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State lawmakers are putting the final touches on some controversial legislation.
They will all return to Nashville on Tuesday as the 108th General Assembly is called to order.
It's often said there's a calm before the storm.
At the State Capitol Monday night, the familiar phrase might also apply.
On Tuesday the new session begins and lawmakers have plenty to talk about.
Last month's shooting in Connecticut has made school safety a key topic.
"It's a pretty simple bill. I mean it's hard to explain to a parent why the neighbor's children have a guard and their children don't.," says Sen. Frank Niceley, (R) Strawberry Fields.
Senator Frank Niceley's bill would require an armed person in every school.
The person would go through a specialized training course and it's not just limited to law enforcement.
"Teacher, principal, maintenance man, vice principal," says Sen. Niceley.
Education is also a focus of Senator Brian Kelsey's plan to create a school voucher program.
"If they are not happy with their local school that they're districted to go to, they can go somewhere else," says Sen. Brian Kelsey, (R) Germantown.
Kelsey's bill would provide an "opportunity scholarship" to low income students who choose an alternative, such as a private or parochial school.
"It's time we start focusing much more on whether our children are being educated, rather than where they're being educated," says Sen. Kelsey.
Republicans hold a dominant two-thirds majority in both the House and Senate, which is a concern to state Democrats.
"You have the more radical tea party element that is up here now, that is trying to push the Republican party further to the right and Tennessee further to the right," says Rep. Mike Turner, (D) Old Hickory.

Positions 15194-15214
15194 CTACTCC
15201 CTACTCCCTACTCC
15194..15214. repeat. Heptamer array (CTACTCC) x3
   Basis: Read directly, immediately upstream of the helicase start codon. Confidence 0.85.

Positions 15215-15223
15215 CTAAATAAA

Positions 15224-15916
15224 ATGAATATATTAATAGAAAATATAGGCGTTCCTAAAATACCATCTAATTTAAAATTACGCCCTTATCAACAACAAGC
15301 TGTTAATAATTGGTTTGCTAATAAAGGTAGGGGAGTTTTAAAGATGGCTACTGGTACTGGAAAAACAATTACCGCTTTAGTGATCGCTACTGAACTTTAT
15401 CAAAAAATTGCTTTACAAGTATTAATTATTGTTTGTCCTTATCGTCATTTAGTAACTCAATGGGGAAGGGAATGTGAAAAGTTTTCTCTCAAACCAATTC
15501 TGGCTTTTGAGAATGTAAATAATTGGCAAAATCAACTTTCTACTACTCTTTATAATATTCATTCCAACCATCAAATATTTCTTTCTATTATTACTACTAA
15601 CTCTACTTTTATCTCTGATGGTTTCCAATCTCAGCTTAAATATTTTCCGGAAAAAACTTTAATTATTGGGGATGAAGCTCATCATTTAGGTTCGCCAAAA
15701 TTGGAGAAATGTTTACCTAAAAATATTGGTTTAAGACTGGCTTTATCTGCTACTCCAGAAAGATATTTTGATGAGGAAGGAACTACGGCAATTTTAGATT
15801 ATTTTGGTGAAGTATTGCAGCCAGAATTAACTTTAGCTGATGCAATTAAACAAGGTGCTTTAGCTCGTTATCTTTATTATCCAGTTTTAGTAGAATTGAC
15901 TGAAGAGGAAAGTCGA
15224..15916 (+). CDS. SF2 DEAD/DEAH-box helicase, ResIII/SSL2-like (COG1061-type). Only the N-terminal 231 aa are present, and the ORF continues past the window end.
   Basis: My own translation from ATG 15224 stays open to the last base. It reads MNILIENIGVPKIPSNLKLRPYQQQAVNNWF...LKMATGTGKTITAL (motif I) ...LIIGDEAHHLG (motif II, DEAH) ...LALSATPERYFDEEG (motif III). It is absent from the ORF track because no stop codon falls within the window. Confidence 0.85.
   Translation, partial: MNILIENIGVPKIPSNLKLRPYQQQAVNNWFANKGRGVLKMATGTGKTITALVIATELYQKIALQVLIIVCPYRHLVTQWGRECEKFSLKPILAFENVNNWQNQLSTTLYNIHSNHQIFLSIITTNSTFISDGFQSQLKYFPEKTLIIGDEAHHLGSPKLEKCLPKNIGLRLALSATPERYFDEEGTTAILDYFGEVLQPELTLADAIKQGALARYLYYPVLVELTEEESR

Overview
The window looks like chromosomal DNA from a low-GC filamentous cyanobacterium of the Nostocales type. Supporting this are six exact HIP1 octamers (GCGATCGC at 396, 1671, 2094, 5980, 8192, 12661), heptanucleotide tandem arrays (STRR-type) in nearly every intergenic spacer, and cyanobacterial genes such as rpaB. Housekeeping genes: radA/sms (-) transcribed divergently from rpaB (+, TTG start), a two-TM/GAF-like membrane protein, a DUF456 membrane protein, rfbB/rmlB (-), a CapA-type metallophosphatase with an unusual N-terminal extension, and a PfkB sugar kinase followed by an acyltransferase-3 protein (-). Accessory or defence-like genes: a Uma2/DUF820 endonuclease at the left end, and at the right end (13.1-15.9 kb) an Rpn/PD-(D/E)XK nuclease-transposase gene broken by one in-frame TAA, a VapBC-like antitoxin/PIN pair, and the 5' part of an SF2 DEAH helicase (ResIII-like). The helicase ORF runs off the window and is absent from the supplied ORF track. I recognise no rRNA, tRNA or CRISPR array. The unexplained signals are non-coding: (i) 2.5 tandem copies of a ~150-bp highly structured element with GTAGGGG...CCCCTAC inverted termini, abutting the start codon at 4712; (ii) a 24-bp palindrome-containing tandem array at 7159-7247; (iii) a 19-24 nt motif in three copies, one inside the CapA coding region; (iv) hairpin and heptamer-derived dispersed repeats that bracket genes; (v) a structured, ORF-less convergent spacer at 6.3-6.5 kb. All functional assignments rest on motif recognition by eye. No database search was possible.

Democrat Mike Turner hopes cooler heads prevail, which is something he knows doesn't always happen on Capitol Hill.
Many of the lawmakers who will be in town Tuesday are being sworn in for the first time.
Almost one fourth of the State House will include freshman Representatives.
For news updates follow John Dunn on twitter @WZTVJohnDunn
Tuesday, January 22 2013, 05:58 PM CST
Haslam's chief deputy Claude Ramsey to retire
June 19, 2013 16:41 GMT
NASHVILLE, Tenn. (AP) -- Gov. Bill Haslam says chief deputy Claude Ramsey is retiring at the end of August to spend more time with his family in Chattanooga.
The Republican governor said in a news release on Wednesday that the 70-year-old Ramsey has been integral to his administration on key initiatives that include civil service reform, economic development efforts, workforce development training and improved operation of state government.
Ramsey was elected to the General Assembly in 1972 where he served four years in the House. He was Hamilton County's mayor for 16 years.
His last day on the job is August 31.
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